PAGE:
For decades Tennessee police have stopped, searched, ticketed, arrested, harassed, racially profiled and testified against non-commercial travelers on the public highways for allegedly violating the Tennessee motor vehicle code (TMVC) at Tennessee Code Ann. § Title 55. Annual revenue generated from traffic tickets is substantial, provides a heavy cash flow for the state, gives ticketing quotas incentive, and ready employment for local, county and state law enforcement officers.
[This text is developed by Arthur Jay Hirsch of Lawerence County, Tenn., a private businessman who has suffered greatly from the abuses allowed by the courts but forbidden under the Tennessee constitution’s bill of rights and clear limits on police power in state law. Mr. Hirsch titles this document “notice to federal and Tennessee judicial officers, prosecutors and law enforcement” as regards the general existing right of travel apart from state-granted privilege. It can be downloaded and printed as a two-page document at this link. — Ed.]
However, Title 55 penalty statutes have been illegally, and fraudulently enforced for many years, and misapplied to people traveling by natural, unalienable right – upon people not engaged in “for-profit” commercial transportation activities. Many lives have been ruined as a result. (License suspensions amount to “civil death sentences” or tens of thousands of Tennesseans).
The freight and shipping law at Title 55 deals exclusively with commercial transportation by special class “motor vehicles/carriers” which require the licensing of drivers, operators and chauffeurs as a taxable permissive “privilege” upon application, i.e.
It applies only to those engaged in a for–profit activity affecting the public interest when transporting people or goods by motor vehicle / carrier for hire on the public highways.
It does not apply to members of the general public or any of the people of Tennessee exercising their naturally inherent, unalienable liberty right to travel/move/locomote on the public highways privately in the ordinary course of life and business in their own private conveyance.
It is routinely presumed or pretended by Tennessee LEOs, prosecutors and state and federal courts that everyone who uses the public highways is engaged in a regulable, taxable, “privileged” occupation, vocation, trade, pursuit, business, or calling and is subject to privilege regulations. Both statutes and well established case law (stare decisis) rebut and disprove this presumption. It’s time for the unlawful oppression of the people to cease (i.e., endless debtors’ prison racket scheme), and the inherent, God-given personal right to travel freely in privacy to be recognized and respected by all public servants.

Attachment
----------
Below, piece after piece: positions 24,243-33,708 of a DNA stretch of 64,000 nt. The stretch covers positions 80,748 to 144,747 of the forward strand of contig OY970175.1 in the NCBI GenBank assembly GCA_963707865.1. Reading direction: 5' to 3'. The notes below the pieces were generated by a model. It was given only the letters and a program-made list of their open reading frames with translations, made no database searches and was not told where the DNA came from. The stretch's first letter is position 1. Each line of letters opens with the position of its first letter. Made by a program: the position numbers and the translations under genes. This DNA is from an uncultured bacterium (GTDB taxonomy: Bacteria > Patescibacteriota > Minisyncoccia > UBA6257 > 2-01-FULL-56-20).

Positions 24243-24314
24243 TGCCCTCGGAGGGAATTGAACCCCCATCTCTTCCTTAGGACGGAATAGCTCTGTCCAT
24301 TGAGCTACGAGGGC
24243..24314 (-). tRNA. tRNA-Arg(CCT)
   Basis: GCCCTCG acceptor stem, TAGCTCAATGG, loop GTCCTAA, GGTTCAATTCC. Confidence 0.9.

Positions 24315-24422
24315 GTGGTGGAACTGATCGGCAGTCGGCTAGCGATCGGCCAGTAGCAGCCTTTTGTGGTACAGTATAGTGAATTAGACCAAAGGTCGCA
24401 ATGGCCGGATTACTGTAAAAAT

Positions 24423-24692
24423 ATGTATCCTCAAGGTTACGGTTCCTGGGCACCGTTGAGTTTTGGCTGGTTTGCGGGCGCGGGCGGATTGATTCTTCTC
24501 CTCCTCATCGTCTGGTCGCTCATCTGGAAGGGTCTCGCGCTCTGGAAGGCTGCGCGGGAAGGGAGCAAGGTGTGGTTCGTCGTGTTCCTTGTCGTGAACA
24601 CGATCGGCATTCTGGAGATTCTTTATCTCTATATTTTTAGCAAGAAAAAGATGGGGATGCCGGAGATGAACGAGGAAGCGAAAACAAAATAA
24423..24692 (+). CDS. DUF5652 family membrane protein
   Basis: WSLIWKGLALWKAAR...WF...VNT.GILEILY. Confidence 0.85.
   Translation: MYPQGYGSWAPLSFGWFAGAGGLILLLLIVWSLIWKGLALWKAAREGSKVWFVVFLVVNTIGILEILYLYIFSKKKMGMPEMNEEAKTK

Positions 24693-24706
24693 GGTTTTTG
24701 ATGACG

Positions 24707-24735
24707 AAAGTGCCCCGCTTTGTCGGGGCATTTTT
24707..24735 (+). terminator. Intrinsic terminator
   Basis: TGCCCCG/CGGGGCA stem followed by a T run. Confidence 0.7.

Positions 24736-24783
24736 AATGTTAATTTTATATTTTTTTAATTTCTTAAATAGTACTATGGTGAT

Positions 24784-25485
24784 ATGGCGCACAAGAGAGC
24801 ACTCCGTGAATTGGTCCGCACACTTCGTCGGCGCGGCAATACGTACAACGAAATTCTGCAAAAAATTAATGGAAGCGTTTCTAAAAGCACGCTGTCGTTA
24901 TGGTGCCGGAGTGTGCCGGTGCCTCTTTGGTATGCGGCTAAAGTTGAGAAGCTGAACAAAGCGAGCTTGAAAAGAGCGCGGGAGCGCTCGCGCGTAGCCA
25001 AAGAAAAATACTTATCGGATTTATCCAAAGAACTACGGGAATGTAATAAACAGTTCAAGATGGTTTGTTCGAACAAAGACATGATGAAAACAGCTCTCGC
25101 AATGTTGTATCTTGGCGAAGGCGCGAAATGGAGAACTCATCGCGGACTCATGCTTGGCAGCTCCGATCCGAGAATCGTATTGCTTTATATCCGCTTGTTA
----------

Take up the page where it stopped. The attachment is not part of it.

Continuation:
Notice to the principal is notice to the agent, and notice to the agent is notice to the principal.
Natural rights vs. taxable state-granted privileges
1. Public highways belong to the people by right – not by privilege
➤ A public highway is such a passageway as any and all members of the public have an absolute right to use as distinguished from a permissive privilege of using same. Standard Life Ins. Co. v. Hughes, 203 Tenn. 636, 315 S.W.2d 239, 243, 1958 Tenn. LEXIS 229 (1958).
➤ “Public highways”. . . are open as a matter of right to the use of the public for the purposes of vehicular travel.” Buck v. Kuykendall, 267 U.S. 307, 314 (1925)
➤ The right to travel is an “unconditional personal right,” a right whose exercise may not be conditioned. Shapiro v. Thompson, 394 U.S. 618, 643; Dunn V. Blumstein, 405 U.S. 330, 342 (1972) No. 70-13; State v. Stroud, 52 S.W. 697, 698 (Tenn. 1899); (Also see 3 Kent, Comm. 432).
2. Public highways are for private, personal purposes
➤ “The business of using the public highways for profit, earned by transporting persons and property for hire, has been definitely excluded from the category of private or personal rights . . . . . .that the primary use of the state highways is the use for private purposes.” State v. Harris, 76 S.W.2d 324, 168 Tenn. 159 (1934)
➤ “Every member of the public has the right to use the public roads in a reasonable manner for the promotion of his health and happiness. . .” “A public road is a way open to all the people, without distinction, for passage and repassage at their pleasure.” Sumner County v. Interurban Transp. Co., 141 Tenn. 493, 213 S.W. 412, 1918 Tenn. LEXIS 112, 5 A.L.R. 765 (1919).
➤ “The right of the Citizen to travel upon the highway and to transport his property thereon in the ordinary course of life and business, differs radically and obviously from that of one who makes the highway his place of business and uses it for private gain in the running of a stagecoach or omnibus. The former is the usual and ordinary right of the Citizen, a right common to all, while the latter is special, unusual, and extraordinary.” Ex Parte Dickey, (Dickey vs. Davis), 85 SE 781. (Also see Hoover Motor Express Co. v. Fort, 167 Tenn. 628 *; 72 S.W.2d 1052 **; 1933 Tenn. LEXIS 71; Thompson v. Smith, 155 Va. 367, 377 (1930))
➤ “It is well established law that the highways of the state are public property; that their primary and preferred use is for private purposes, and that their use for purposes of gain is special and extraordinary, which, generally at least, the legislature may prohibit or condition as it sees fit.” Stephenson v. Binford, 287 U.S. 251, 264; Packard v. Banton, 264 U.S. 140, 144, and cases cited; Frost Trucking Co. v. Railroad Comm. U.S. 583, 592-593; Hodge Co. v. Cincinnati, 284 U.S. 335, 337; Johnson Transfer & Freight Lines v. Perry, 47 F. (2d) 900, 902; Southern Motorways v. Perry, 39 F. (2d) 145, 147; People’s Transit Co. v. Henshaw, 20 F. (2d) 87, 89; Weksler v.Collins, 317 Ill. 132, 138-139; 147 N.E. 797; Maine Motor Coaches v. Public Utilities, 125 Me. 63, 65 130 Atl. 866.
3. Pleasure not taxable as a business